3) mathematics do not take into consideration the variations in population sizes over the ages (it could, but we simply do not have the data). Large populations will naturally develop more new mutations. This is the single biggest problem encountered by mathematicians who tried to calculate the age of haplogroups based on the number of mutations (such as STR variances).

    The evolution of human society is so complex and linked to so many external factors that trying to understand it through mathematics is futile. It would be like trying to understand economics with the help of chemical laws.


    The important is always to look at the bigger picture and keep one's common sense. Most of the Neolithic studies from the Danubian region have yielded mtDNA and Y-DNA haplogroups that are now rare in the European population. This, I think, is enough to say that there is a strong discontinuity of lineages between the Neolithic period and now in that particular region. Just to be clear, 'discontinuity' here doesn't mean that modern people do not descend at all from Neolithic people. It means that only a (small) minority of their genes (at least based on mtDNA and Y-DNA) were inherited from them.
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    Granted there is the possibility, even the likelihood, that the ancient samples that we have are not representative of the actual composition. But, regardless of that, what I wonder on is this: is it conceivable in any way that the Neolithic farmers had a smaller overall impact on the mitochondrial makeup in Europe than the Paleolithic/Mesolithic population?

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    Quote Originally Posted by Taranis View Post
    Granted there is the possibility, even the likelihood, that the ancient samples that we have are not representative of the actual composition. But, regardless of that, what I wonder on is this: is it conceivable in any way that the Neolithic farmers had a smaller overall impact on the mitochondrial makeup in Europe than the Paleolithic/Mesolithic population?
    It depends where in Europe. From what we have seen so far, the mtDNA of Paleolithic/Mesolithic population correlates much better with the modern population than Neolithic mtDNA. Angela may say that ancient U4 and U5 might not be identical to modern U4 and U5, but that's irrelevant. A N1a or X2 lineage can never turn into a U5. A U5* can evolve into a U5a or U5b. And even if the U5 tested were side branches that are now extinct, it only means that the modern U5 descend from European cousins, not from the exact skeleton tested.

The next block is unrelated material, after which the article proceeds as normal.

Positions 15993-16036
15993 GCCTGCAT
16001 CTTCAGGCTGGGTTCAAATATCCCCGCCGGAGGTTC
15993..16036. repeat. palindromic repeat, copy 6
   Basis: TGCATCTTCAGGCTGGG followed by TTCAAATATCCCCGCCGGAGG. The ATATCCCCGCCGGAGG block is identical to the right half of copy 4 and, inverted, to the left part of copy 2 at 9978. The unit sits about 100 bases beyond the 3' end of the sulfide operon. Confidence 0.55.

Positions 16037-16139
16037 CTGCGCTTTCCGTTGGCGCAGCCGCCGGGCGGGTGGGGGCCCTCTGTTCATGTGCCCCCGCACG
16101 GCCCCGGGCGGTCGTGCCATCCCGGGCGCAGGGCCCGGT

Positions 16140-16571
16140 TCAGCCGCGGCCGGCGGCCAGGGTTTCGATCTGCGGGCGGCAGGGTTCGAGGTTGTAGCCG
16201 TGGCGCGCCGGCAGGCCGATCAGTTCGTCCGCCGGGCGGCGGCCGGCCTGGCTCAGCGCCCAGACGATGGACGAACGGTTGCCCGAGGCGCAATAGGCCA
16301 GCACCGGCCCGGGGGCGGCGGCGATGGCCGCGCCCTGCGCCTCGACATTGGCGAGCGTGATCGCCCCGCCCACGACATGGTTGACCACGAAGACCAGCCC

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    Quote Originally Posted by Maciamo View Post
    It depends where in Europe. From what we have seen so far, the mtDNA of Paleolithic/Mesolithic population correlates much better with the modern population than Neolithic mtDNA. Angela may say that ancient U4 and U5 might not be identical to modern U4 and U5, but that's irrelevant. A N1a or X2 lineage can never turn into a U5. A U5* can evolve into a U5a or U5b. And even if the U5 tested were side branches that are now extinct, it only means that the modern U5 descend from European cousins, not from the exact skeleton tested.
    Well, I would think that especially in northern areas, the pre-Neolithic population would have survived longer and more abundantly, but I do not think that this explains the whole story. I also absolutely agree that finding not exactly the same lineages isn't that important. A typical example of where we actually can expect to eventually find extinct side branches is in regard for the Y-Haplogroup (pre-)I1.

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    Quote Originally Posted by Taranis View Post
    Well, I would think that especially in northern areas, the pre-Neolithic population would have survived longer and more abundantly, but I do not think that this explains the whole story. I also absolutely agree that finding not exactly the same lineages isn't that important. A typical example of where we actually can expect to eventually find extinct side branches is in regard for the Y-Haplogroup (pre-)I1.
    For Y-DNA, of course. But the evolution of Y-DNA haplogroups is much more linear than for mtDNA, because male lineages got "pruned" more often through wars or men having children with more than one woman at the expense of other men. That's why the Y-DNA tree is much more vertical than the mitochondrial tree, and Y-haplogroups typically a whole series of new mutations, not just one.

    Whats' more, "bad mutations" on a Y-chromosome can lead to sterility, which automatically eliminates it from the gene pool. Good mutations can, on the contrary, increase fertility but also testosterone levels, which makes men more competitive and more dominant (hence easier access to females for reproduction).